It Is Time to Stop People-Pleasing

Are you capable of saying “No”?

People-pleasers struggle to say no as they fear being rejected by others. It follows then that they rarely (if ever) stand up for themselves and assert their needs. Unsurprisingly, always prioritizing the needs and wants of others can be detrimental to one’s emotional, mental, and physical wellbeing. So, why do we do it? According to Lauren Cook, PsyD, MMFT, “we’re socially wired to want social approval.” While all people need approval and validation to a certain extent, people-pleasers go too far.

When can people-pleasing become dangerous?

If you are agreeing to do things that go against your principles, values, and needs, you have gone too far. Cook comments on this as she claims that losing sleep, hurting your finances or swallowing the truth to avoid conflict and keep people happy can be extremely destructive. When you forego your morals and/or your needs to please others, you are only harming yourself. Sometimes, you need to stand your ground, assert your needs, and simply say “No”.

Why should you stop trying to always please the people around you?

It can be incredibly challenging to let go of the need to please. Learning how to become assertive and prioritize your own needs will indeed be difficult. Nevertheless, it is doable. More importantly, it is necessary. Cook discusses this as she explains why people pleasers need to find their voice:

Without doing so there’s often a lingering and burning resentment that builds over time. They start to feel taken advantage of, ignored, and eventually have a harder and harder time showing up authentically in their relationships. Thus, for the health of their relationships and the congruence of their inner being, it’s crucial that people-pleasers learn how to advocate for themselves. 

What can you do when someone asks for something?

First, realize that you always have a choice. You not only have the ability but also the right to say “no”. If this is too stressful or difficult for you, you can say that you need time to think about it. Saying this will allow you to consider whether or not you really can take on the task: Do you have enough time? Can you afford it? Will it have negative consequences?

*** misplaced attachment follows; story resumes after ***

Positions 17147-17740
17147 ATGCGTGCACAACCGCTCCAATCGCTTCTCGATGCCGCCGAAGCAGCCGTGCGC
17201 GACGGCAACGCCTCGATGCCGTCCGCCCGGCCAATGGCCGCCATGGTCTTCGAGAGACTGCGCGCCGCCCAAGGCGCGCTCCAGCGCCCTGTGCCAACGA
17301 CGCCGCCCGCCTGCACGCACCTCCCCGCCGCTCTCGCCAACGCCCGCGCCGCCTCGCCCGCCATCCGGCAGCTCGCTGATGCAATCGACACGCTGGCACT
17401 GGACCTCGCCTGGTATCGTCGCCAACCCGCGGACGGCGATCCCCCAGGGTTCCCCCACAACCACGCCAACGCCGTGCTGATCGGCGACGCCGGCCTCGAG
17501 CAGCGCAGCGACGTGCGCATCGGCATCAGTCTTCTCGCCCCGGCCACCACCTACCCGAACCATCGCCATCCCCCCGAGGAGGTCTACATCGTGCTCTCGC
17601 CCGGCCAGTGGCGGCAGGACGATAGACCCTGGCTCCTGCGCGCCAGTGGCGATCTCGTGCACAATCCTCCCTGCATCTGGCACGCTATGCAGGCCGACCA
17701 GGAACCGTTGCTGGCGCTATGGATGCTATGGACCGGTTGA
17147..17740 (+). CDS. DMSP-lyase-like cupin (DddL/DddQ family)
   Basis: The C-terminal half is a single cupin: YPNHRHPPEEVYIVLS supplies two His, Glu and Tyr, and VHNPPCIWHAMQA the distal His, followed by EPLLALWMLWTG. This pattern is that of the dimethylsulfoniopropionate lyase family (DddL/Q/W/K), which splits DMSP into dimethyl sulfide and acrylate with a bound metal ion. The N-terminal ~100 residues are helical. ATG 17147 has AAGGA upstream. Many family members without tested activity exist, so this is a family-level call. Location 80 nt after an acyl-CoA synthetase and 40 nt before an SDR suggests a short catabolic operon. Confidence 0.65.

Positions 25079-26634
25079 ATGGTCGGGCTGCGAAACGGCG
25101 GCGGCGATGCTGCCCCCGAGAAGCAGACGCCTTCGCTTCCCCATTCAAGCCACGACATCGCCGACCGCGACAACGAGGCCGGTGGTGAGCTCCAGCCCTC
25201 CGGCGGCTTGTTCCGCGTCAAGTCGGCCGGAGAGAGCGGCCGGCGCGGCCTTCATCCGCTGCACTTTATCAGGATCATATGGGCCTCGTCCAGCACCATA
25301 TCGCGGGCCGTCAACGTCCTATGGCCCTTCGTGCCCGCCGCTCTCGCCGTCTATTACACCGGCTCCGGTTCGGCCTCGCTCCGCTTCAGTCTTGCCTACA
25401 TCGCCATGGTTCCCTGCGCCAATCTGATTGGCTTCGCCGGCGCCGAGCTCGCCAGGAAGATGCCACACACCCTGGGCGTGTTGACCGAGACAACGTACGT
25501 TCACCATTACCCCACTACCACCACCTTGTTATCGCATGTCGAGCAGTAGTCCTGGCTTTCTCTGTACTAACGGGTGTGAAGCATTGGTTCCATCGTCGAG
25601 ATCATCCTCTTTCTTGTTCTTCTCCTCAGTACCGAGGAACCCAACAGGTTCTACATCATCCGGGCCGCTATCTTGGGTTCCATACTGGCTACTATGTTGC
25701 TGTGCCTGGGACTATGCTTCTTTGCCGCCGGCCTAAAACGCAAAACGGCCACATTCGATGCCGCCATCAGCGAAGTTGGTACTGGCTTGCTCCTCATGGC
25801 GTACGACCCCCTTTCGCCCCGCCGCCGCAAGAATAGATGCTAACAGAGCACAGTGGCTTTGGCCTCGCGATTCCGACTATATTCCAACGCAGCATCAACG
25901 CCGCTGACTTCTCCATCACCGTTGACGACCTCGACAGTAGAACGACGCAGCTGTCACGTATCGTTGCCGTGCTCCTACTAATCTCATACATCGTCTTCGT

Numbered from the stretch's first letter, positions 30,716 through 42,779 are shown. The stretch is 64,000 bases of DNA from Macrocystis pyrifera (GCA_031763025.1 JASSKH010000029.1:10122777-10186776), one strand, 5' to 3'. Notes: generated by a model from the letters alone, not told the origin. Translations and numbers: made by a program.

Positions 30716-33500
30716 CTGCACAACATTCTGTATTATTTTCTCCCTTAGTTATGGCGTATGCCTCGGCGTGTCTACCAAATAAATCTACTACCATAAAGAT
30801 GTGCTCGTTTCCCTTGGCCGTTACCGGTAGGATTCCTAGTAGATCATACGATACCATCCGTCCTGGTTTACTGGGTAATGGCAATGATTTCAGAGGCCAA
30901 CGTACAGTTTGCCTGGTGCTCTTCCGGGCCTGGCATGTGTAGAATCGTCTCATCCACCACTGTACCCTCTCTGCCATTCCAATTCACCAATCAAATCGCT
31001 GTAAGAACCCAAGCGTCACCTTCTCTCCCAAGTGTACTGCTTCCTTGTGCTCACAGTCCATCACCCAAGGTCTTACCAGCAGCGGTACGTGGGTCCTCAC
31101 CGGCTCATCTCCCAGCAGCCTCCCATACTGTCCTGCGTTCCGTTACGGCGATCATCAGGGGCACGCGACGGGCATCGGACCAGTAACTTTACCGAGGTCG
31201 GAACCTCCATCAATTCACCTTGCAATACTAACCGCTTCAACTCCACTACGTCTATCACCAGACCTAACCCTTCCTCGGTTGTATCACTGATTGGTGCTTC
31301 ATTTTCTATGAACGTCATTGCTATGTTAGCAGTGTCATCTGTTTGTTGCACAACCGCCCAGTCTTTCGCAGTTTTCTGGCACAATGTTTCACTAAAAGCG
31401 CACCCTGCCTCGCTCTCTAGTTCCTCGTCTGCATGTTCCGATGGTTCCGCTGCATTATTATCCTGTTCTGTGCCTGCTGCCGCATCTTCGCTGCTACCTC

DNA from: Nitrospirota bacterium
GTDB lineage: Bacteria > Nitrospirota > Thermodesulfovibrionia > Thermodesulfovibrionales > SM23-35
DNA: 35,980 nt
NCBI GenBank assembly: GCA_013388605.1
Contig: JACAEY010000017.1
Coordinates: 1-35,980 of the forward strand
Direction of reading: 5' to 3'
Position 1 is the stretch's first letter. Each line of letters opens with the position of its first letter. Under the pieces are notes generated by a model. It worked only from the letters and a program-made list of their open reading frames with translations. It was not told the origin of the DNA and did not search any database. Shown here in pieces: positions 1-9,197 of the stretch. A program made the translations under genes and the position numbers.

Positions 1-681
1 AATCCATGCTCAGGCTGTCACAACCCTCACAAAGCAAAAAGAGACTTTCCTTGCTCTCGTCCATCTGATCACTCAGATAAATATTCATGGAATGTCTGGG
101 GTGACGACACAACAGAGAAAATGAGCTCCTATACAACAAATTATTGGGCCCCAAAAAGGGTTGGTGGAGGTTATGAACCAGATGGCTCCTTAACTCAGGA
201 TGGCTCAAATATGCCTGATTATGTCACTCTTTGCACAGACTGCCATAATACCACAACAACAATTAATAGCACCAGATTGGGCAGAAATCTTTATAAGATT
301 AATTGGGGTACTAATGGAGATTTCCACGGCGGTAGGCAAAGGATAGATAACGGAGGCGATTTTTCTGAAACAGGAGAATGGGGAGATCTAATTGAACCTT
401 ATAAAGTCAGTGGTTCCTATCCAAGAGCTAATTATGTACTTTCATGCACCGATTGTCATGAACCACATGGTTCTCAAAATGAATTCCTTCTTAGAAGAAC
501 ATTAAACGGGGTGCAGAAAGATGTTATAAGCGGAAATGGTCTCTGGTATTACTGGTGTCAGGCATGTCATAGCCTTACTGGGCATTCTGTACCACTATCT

If you agree, set a boundary. For example, “Yes, I will help you. However, I can only do so for one hour.” If you do not want to take on the task, you can also assertively and kindly say no. There is a misconception that being assertive means being insensitive and cruel. In reality, you can be both empathetic and assertive. An example of this would be acknowledging that the person is in a difficult situation and firmly explaining that you cannot help: “I am so sorry that this has happened to you, I wish I could help but I have too much on my plate.”

It is important to understand that you do not need to give excuses. In fact, giving a reason as to why you cannot do something can make things more difficult as the person might say, “You can do this later” or “What I am asking is more important”. This will put you in an uncomfortable situation where you might find yourself agreeing with them instead of holding your ground.

Understand that the people who love you would never want to make you feel uncomfortable, stressed, or anxious. The ones who deserve to have you in their life will not manipulate or use you. If people begin to walk away because you no longer do everything they ask you to, they never deserved to be in your life at all.

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